The report further noted that investors seeking exposure to onshore East African oil developments have a wide range of options. Until now, both Kenya’s and Uganda’s economies have been agriculture based.
Despite the rosy projections, the report said obstacles including security risks, regional geopolitics, pipeline construction and capital outlays face the regional oil development activities.
Ngamia-1 was Kenya’s first significant oil discovery by Tullow and Africa Oil in 2012. Since then, the companies’ follow-on discoveries in the South Lokichar basin have exceeded the threshold required for development, the study noted.
“The most recent independent resource study highlighted growth at the Ekales, Amosing, Twiga and Etom fields. With rising resources at South Lokichar, planned drilling, a pipeline agreement and upstream studies advancing the site are accelerating toward a final investment decision in early 2018,” it said.
The two projects, Uganda’s Lake Albert and Kenya’s South Lokichar, are progressing independently though following Uganda’s pipeline agreement with Tanzania that prevented a proposed shared route with Kenya.
Oil pipelines planned in Kenya and Uganda to ferry crude from fields to port present opportunities for private financiers keen to gain a foothold in East Africa’s energy industry, the African Development Bank says.
“Nobody has ever, ever lost money financing pipelines,” Gabriel Negatu, the Abidjan-based lender’s regional director for East Africa, said in an interview in Kenya’s capital, Nairobi, on Sept. 23. If there is oil flowing, “it’s generally viable,” he said.
East African countries are in a race to start exploiting crude oil reserves estimated at 1.7 billion recoverable barrels in Uganda and 750 million barrels in neighboring Kenya. Both nations are planning to start construction on pipelines by 2018, even as oil prices are stuck at less than half the level of three years ago, straining finances of producers across the continent.
While global oil prices are “depressed a little bit,” that shouldn’t hold sway over potential investors seeking to finance pipelines in the two countries, Negatu said. Current global price levels are “not a permanent situation,” he said.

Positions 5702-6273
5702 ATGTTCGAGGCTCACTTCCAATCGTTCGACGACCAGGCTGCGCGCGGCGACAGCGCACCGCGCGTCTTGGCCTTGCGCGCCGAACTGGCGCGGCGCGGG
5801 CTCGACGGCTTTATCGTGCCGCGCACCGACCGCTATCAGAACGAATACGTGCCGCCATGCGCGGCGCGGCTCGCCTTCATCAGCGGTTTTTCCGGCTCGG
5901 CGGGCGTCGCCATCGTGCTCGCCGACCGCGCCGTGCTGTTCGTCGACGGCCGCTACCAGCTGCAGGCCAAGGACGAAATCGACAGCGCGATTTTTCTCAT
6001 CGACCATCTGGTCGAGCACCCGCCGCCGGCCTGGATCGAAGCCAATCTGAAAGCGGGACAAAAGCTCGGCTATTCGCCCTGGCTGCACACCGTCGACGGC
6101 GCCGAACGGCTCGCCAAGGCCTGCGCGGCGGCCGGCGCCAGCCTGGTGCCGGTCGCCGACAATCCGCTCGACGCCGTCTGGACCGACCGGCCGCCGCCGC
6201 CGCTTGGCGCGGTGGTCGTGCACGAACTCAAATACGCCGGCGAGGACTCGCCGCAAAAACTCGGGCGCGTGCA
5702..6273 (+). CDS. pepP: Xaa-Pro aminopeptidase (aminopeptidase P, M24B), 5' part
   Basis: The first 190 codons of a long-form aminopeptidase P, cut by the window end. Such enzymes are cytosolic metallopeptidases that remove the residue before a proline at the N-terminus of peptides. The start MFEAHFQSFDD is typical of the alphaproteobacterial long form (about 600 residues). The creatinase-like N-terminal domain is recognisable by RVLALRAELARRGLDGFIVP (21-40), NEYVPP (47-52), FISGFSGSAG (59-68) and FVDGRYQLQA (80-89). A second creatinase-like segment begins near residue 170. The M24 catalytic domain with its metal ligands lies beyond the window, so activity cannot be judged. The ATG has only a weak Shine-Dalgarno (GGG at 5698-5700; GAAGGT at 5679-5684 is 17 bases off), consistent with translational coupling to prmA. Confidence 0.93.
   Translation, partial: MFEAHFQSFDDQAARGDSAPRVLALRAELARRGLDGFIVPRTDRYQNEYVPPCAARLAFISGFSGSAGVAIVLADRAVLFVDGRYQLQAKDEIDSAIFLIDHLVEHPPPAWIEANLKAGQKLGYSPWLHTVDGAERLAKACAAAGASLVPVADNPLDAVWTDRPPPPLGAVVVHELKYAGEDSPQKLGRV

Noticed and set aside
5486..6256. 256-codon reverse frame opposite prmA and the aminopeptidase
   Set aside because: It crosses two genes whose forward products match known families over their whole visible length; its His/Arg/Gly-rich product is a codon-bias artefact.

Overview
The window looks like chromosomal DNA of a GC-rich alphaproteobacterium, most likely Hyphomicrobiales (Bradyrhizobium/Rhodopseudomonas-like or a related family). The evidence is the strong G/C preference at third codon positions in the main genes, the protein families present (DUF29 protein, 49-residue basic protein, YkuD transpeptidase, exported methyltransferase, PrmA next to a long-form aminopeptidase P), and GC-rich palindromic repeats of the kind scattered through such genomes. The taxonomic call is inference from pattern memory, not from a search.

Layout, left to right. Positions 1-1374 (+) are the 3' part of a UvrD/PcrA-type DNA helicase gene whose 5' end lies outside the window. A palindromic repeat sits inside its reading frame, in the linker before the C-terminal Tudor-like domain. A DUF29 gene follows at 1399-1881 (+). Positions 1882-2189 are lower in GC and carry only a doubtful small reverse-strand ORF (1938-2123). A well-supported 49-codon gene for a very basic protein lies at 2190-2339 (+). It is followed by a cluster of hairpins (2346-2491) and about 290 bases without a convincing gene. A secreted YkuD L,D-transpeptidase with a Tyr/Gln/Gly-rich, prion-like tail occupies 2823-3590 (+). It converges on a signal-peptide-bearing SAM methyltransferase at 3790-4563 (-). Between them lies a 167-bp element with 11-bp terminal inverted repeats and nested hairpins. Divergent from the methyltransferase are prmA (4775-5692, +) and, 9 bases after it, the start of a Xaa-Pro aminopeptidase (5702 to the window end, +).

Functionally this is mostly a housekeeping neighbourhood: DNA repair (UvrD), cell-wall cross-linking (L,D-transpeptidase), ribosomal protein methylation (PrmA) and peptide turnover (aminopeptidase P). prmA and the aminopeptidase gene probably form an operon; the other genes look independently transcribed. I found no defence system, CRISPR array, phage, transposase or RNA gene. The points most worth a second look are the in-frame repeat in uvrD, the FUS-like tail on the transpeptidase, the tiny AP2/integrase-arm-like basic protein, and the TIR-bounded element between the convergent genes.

“Prices should stabilize around at $60 per barrel next year, barring the unforeseen,” Negatu said. “At that point I think the industry will adjust to that reality and figure out how to become viable and profitable.”
Kenya expects production by Tullow Oil Plc to start in mid-2017, with the government initially hauling crude by road and rail to a refinery at the port city of Mombasa. East Africa’s largest economy plans to start building an 865-kilometer (538-mile) pipeline linking fields in its northern region to a port at Lamu on the Indian Ocean coast by 2018, the government has said.
The AfDB is confident that results from exploration in northern Kenya and the possibility of South Sudan routing crude exports via Kenyan ports “will support the pipeline and even other downstream facilities,” Negatu said.
Work on Uganda’s pipeline, which will run from the western region of Hoima to the Tanzanian port of Tanga, is expected to begin in 2018. France’s Total SA, China National Offshore Oil Corp. and London-based Tullow are developing oil fields in Uganda’s Lake Albert basin. The three companies have been awarded production licenses by the Ugandan government that will run for 25 years.
Total SA’s backing of the Ugandan pipeline makes raising financing “a bit easier,” Jacques Nel, a senior economist at NKC African Economics in Paarl, South Africa, said in an e-mailed response to questions. The Kenyan pipeline’s financial viability may depend on further oil discoveries “as current levels do not necessarily warrant construction of a pipeline,” Nel said.
The AfDB will support the pipelines “with whatever means available,” Negatu said. “If there are two different pipelines, we will talk to both sides and find ways to make resources available.”
A recent flurry of progress on pipeline plans and field approvals in East Africa means Kenya is set to become the region’s first oil exporter, beating its land-locked neighbor and regional rival Uganda to the punch.
Under a deal struck with Tullow Oil last month, crude flows from Kenya’s north western Lokichar basin to the port of Lamu on the Indian Ocean could begin by the middle of next year.
Initial trucked volumes will be small but Nairobi hopes a new oil export pipeline will bring much bigger revenue streams from 2021.
To the east, Uganda’s own oil ambitions are finally taking shape after it picked a pipeline route via Tanzania, snubbing the initial favorite Kenya, to bring its own crude to international markets by 2020.
The Uganda pipeline unlocks the development of 1.7 billion barrels of recoverable oil operated by Tullow, Total, and CNOOC in the Albertine basin and would bring 200,000 b/d of crude to the market.
Kenya’s 750 million barrels of recoverable crude will feed a 100,000 b/d export line to the port of Lamu.